Pilot Information

Certificate: Airline Transport; Commercial; Military
Age: 27, Male
Airplane Rating(s): Multi-engine Land; Single-engine Land
Seat Occupied: Front
Other Aircraft Rating(s): None
Restraint Used:
Instrument Rating(s): Airplane
Second Pilot Present: No
Instructor Rating(s): Instrument Airplane
Toxicology Performed: No
Medical Certification: Class 1 Without Waivers/Limitations
Last FAA Medical Exam: 05/10/2016
Occupational Pilot: Yes
Last Flight Review or Equivalent:
Flight Time:   1379 hours (Total, all aircraft), 3835 hours (Total, this make and model), 500 hours (Pilot In Command, all aircraft), 150 hours (Last 90 days, all aircraft), 60 hours (Last 30 days, all aircraft)

Aircraft and Owner/Operator Information

Aircraft Make: GUARINO
Registration: N470LM
Model/Series: Vans RV-8
Aircraft Category: Airplane
Year of Manufacture: 2008
Amateur Built: Yes
Airworthiness Certificate: Experimental
Serial Number: 80070
Landing Gear Type: Tailwheel
Seats: 2
Date/Type of Last Inspection: Condition
Certified Max Gross Wt.:
Time Since Last Inspection:
Engines: 1 Reciprocating
Airframe Total Time: 250 Hours at time of accident
Engine Manufacturer: Subaru
ELT: Installed, not activated
Engine Model/Series: H6
Registered Owner: On file
Rated Power: 190 hp
Operator: On file
Operating Certificate(s) Held: None 

Meteorological Information and Flight Plan

Conditions at Accident Site: Visual Conditions
Condition of Light: Day
Observation Facility, Elevation: KBAB, 113 ft msl
Distance from Accident Site: 14 Nautical Miles
Observation Time: 0058 UTC
Direction from Accident Site: 182°
Lowest Cloud Condition: Few / 4000 ft agl
Visibility:  10 Miles
Lowest Ceiling: None
Visibility (RVR):
Wind Speed/Gusts: 3 knots /
Turbulence Type Forecast/Actual: None / None
Wind Direction: Variable
Turbulence Severity Forecast/Actual: N/A / N/A
Altimeter Setting: 30.15 inches Hg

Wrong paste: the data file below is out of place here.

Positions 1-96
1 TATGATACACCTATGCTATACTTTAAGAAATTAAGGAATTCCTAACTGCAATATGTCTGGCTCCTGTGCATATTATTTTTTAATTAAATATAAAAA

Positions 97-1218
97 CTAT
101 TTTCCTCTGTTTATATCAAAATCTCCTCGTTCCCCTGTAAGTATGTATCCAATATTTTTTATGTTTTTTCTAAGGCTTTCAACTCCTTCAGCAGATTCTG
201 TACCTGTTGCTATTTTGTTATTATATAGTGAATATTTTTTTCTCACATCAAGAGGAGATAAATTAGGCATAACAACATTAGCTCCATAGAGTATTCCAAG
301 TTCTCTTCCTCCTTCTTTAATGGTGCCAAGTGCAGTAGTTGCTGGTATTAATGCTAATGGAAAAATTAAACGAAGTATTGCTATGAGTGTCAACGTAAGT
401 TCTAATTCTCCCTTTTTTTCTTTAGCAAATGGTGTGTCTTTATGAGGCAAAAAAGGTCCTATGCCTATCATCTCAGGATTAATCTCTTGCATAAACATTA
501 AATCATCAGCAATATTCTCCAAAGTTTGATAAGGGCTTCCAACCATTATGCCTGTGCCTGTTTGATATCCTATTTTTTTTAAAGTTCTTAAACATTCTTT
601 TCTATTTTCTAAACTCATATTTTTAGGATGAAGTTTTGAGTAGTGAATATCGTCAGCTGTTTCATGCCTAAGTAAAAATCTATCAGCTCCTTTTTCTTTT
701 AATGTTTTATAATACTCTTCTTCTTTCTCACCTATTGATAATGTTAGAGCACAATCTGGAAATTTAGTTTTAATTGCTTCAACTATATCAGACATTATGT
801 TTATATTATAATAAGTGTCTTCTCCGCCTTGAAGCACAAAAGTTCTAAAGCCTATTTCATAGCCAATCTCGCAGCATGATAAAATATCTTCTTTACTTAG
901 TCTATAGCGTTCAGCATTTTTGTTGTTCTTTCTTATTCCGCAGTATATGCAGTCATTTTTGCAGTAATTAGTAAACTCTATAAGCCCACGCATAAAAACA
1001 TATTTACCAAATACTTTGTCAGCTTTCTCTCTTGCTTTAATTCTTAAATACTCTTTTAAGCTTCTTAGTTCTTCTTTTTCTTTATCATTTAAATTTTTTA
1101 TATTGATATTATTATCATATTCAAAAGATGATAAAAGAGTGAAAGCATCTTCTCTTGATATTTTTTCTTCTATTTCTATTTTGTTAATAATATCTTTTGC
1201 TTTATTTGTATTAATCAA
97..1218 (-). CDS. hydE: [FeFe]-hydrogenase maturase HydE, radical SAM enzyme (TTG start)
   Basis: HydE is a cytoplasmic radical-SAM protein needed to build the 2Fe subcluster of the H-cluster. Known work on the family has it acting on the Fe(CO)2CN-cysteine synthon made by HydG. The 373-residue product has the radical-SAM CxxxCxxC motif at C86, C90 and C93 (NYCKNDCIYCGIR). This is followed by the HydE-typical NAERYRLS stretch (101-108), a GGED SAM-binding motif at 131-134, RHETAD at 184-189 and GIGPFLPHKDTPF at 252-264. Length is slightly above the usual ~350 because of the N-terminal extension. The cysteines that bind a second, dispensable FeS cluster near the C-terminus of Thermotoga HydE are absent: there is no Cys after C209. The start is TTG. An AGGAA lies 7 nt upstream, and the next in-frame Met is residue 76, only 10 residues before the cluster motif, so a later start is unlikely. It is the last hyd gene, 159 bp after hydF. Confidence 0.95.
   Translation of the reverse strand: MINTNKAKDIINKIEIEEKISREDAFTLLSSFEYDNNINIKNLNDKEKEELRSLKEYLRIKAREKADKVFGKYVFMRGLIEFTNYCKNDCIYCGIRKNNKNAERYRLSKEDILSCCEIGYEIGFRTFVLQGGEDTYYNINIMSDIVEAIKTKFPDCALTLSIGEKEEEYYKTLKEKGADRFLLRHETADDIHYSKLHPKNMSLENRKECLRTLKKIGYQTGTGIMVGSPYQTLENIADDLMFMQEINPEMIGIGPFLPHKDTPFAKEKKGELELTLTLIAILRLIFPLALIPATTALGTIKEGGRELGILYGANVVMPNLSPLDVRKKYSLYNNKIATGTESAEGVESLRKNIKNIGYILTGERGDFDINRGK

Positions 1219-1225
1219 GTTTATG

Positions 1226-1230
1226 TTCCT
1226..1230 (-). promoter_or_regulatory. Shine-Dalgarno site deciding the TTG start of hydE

Temperature/Dew Point: 10°C / -2°C
Precipitation and Obscuration: No Obscuration; No Precipitation
Departure Point: HALF MOON BAY, CA (HAF)
Type of Flight Plan Filed: None
Destination: Auburn, CA (AUN)
Type of Clearance: VFR Flight Following
Departure Time: 1600 PST
Type of Airspace: 

Airport Information

Runway Surface Type: Dirt
Airport Elevation: 1539 ft
Runway Surface Condition: Soft; Vegetation
Runway Used: N/A
IFR Approach: None
Runway Length/Width:
VFR Approach/Landing: Forced Landing

Wreckage and Impact Information

Crew Injuries: 1 Minor
Aircraft Damage: Substantial
Passenger Injuries: 1 Minor
Aircraft Fire: None
Ground Injuries: N/A
Aircraft Explosion: None
Total Injuries: 2 Minor
Latitude, Longitude: 39.369722, -121.423611 (est)


  1. Suburu auto conversion, I wonder how reliable these are. You don't hear about many builders using them anymore.

    1. The guy who did those conversions went belly up and has been trying it with Honda engines. The simplicity of traditional air cooled cylinders and direct drive is hard to beat, no matter how smitten the tuners are with high rpm water cooled engines.

      Even high dollar engine conversions can fail on simple parts that don't exist on traditional Lyc/Conti mills, such as a water pump pulley with failed socket head cap screws, for example: